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November 1981

Measuring Nonspecific Psychological Distress and Other Dimensions of PsychopathologyFurther Observations on the Problem

Author Affiliations

From the Department of Psychiatry and Behavioral Sciences, The University of Texas Medical School, and the School of Public Health, The University of Texas, Houston.

Arch Gen Psychiatry. 1981;38(11):1239-1247. doi:10.1001/archpsyc.1981.01780360055005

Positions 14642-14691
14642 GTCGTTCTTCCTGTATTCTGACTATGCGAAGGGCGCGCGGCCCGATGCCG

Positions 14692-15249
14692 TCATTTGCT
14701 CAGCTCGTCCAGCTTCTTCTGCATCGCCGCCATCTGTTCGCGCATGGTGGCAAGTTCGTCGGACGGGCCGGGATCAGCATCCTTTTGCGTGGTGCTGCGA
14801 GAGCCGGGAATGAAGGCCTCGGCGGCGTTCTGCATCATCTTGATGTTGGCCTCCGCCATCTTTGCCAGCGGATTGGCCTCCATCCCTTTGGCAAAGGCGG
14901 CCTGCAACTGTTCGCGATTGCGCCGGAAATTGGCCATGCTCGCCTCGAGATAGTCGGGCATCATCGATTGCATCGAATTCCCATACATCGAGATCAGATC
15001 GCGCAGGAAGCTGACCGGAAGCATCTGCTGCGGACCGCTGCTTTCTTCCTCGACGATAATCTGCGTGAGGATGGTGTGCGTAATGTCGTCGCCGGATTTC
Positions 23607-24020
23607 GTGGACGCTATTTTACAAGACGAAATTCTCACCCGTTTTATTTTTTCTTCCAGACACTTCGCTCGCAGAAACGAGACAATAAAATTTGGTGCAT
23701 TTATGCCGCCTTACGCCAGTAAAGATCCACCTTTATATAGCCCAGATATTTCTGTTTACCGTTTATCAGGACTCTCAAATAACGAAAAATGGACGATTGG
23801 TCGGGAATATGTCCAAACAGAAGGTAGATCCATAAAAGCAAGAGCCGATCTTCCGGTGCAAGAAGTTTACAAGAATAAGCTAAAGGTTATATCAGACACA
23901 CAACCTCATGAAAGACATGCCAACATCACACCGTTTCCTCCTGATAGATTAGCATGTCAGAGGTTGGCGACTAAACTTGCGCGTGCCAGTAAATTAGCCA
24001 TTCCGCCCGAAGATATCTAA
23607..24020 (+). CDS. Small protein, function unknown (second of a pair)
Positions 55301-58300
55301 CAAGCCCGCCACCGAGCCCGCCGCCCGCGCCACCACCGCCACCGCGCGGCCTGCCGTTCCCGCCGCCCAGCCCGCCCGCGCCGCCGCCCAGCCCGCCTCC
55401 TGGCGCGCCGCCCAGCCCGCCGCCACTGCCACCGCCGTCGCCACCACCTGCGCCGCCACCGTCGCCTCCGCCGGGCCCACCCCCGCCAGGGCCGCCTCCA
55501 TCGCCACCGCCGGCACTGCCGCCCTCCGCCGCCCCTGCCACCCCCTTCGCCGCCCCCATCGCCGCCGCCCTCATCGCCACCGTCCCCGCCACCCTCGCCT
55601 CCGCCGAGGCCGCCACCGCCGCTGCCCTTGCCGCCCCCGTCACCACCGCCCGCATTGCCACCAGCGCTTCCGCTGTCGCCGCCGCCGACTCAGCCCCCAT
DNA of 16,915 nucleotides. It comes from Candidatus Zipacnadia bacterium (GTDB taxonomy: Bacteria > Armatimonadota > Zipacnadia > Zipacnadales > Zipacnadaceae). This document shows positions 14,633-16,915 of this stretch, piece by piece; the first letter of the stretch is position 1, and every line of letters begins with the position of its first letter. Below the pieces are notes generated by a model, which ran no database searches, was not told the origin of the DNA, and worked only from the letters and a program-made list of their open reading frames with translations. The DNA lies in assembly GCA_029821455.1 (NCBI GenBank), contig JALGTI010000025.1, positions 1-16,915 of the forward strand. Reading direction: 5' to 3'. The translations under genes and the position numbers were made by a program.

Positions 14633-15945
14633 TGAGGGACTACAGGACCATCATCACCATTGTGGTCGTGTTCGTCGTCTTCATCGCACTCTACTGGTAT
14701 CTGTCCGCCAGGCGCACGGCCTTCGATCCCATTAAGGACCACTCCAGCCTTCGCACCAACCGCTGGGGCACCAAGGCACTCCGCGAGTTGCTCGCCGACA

• The reliability and validity of the Psychiatric Epidemiology Research Interview (PERI) are examined using data from a triethnic (white, black, and Mexican-American) sample of community respondents. The PERI scales attempt to measure both nonspecific psychological distress and different dimensions of psychopathology. Internal consistency reliability is assessed using Cronbach's coefficient a. Concurrent and discriminant validity are evaluated by comparing the PERI scales with the Center for Epidemiologic Studies Depression Scale and the Bradburn Negative Affect Scale. These scales show high internal consistency reliability in all three ethnic groups. The Demoralization Scale measures a separate dimension from the other psychopathology scales, and the latter scales are distinct from one another. While the criterion validity of the PERI in population samples remains unknown, it is possible to measure important dimensions of psychopathology in the general population. The PERI may constitute one such measure.